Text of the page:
US 3369159 A
Description (OCR text may contain errors)
Feb. 13, 1968 Y. T. SIHVONEN ETAL 3,369,159
PRINTED TRANSISTORS AND METHODS OF MAKING SAME Filed Dec. 21, 1964 2 Sheets-5heet 1 NVNTORS.- 'YRO T. SIHVONEN SIDNEY e. PARKER A TTO/?NE Y Feb. 13, 1968 Y. T. SIHVONEN ETAL 3,369,l59
PRINTED TRANSISTORS AND METHODS OF MAKING SAME Filed Dec. 21, 1964 2 Sheets-Sheet 2 E 83 58! 83 I a FIG.4 *FIG.5 FIG.6
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YRO T. SIHVONEN SIDNEY G. PAR'KER A TTORNEY United States Patent O 3,369,159 PRINTED TRANSISTORS AND METHODS OF MAKING SAME Yro T. Sihvonen, Richardson, and Sidney G. Parker,
Dallas, Tex., assignors to Texas Instruments Incorporated, Dallas, Tex., a corporation of Delaware Filed Dec. 21, 1964, Ser. No. 419323 4 Clains. (Cl. 317-235) This invention relates to printed transistors and to methods of making same. More particularly, it relates to printed transistors of the field eifect type.
Field effect transistors are known in the art. In general, they consist of a semiconductor member having a source and a drain contact, a gate electrode, and (sometimes) a dielectric medium. By control of the circuit involving the gate electrode, i.e., the gate circuit, the flow between the source and the drain contacts, via the semiconductor, is controlled.
Construction of a field effect transistor by the techniques of the prior art involves a multiplicity of rather cumbersome and/ or complex steps. As far as is known, Construction of a field eifect transistor, for that matter any transistor, has never been accomplished by printing techniques. If such a transistor could be produced by printing techniques it may readily be seen that the possibility of vastly simplifying its fabn'cation would be presented.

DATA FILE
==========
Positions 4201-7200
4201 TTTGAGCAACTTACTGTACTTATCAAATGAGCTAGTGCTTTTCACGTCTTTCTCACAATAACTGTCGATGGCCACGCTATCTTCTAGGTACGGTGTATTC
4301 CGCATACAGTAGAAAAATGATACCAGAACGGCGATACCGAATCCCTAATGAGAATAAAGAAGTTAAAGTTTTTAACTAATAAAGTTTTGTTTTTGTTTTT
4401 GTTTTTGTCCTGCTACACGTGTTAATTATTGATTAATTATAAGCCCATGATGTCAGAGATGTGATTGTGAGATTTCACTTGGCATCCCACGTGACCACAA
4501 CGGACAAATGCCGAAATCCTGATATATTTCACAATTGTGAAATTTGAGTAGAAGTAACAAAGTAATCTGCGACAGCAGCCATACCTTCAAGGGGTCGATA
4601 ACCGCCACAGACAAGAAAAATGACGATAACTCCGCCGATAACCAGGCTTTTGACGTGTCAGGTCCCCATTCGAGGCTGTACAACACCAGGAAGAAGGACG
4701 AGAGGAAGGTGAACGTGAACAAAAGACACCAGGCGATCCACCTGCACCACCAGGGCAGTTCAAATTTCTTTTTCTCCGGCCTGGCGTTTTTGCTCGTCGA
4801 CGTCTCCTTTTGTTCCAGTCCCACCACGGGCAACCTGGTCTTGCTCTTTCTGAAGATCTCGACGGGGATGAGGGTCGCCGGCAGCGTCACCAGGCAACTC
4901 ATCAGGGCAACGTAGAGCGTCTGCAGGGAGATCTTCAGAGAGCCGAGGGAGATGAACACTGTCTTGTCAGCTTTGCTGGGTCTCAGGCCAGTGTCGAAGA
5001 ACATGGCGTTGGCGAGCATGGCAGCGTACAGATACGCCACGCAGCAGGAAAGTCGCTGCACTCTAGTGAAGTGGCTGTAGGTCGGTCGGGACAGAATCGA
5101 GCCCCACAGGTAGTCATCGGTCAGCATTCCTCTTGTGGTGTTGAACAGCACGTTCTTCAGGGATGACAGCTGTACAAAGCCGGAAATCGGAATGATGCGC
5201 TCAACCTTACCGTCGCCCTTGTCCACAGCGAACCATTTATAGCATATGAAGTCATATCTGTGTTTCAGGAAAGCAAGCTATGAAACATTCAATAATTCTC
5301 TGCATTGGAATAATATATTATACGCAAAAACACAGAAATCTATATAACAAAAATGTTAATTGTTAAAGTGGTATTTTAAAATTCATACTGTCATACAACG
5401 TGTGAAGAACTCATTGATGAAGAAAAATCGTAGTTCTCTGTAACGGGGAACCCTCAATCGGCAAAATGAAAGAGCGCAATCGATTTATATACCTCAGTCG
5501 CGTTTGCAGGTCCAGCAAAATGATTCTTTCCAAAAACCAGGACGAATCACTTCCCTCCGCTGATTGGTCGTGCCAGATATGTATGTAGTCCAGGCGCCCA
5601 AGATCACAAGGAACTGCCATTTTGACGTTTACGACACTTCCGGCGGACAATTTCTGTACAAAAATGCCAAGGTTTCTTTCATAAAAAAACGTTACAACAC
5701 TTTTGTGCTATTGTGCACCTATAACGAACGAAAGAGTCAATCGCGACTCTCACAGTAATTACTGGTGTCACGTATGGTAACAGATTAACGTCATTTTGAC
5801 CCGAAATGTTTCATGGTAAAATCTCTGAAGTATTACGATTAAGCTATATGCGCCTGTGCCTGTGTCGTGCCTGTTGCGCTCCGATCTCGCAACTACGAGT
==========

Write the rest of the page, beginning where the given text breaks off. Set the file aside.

It is an object of the present invention to provide a field effect transistor which may be fabricated by printing techniques. Moreover, it is an object of the present invention to provide such a printed field etfect transistor of quality and efliciency, yet which may be produced by printing techniques on a mass production basis. It is yet an additional object of the present invention to provide a printed :field eifect transistor which may be fabricated in combination With a fully printed circuit, including other components and conductive paths.
U.S. patent application Ser. No. 419,895, filed concurrently herewith, entitled Printed Circuits, Printed Circuit Components, and Methods of Making Same, invented by Yro T. Sihvonen and Ira M. Le Baron contains subject matter related to the present invention. That application relates to a printed semiconductor device broadly, a diode specifically, and to fully printed circuits containing such device, or diode. By way of contrast, the present invention is specific to printed transistors, and to printed transistors in combination with a printed circuit. The present invention bears the relation of improvement to the invention of the said application Ser. No. 419,895. The present specification (contrasted to the claims) and drawings include a description of the subject matter of the invention of the said copending application in order to give a better understanding of the signficance of the present invention and its application in circutry. The subject matter of the said copending application does not, however, constitute any part of the present invention; accordingly it is claimed only in said U.S. application Ser. No. 419,895.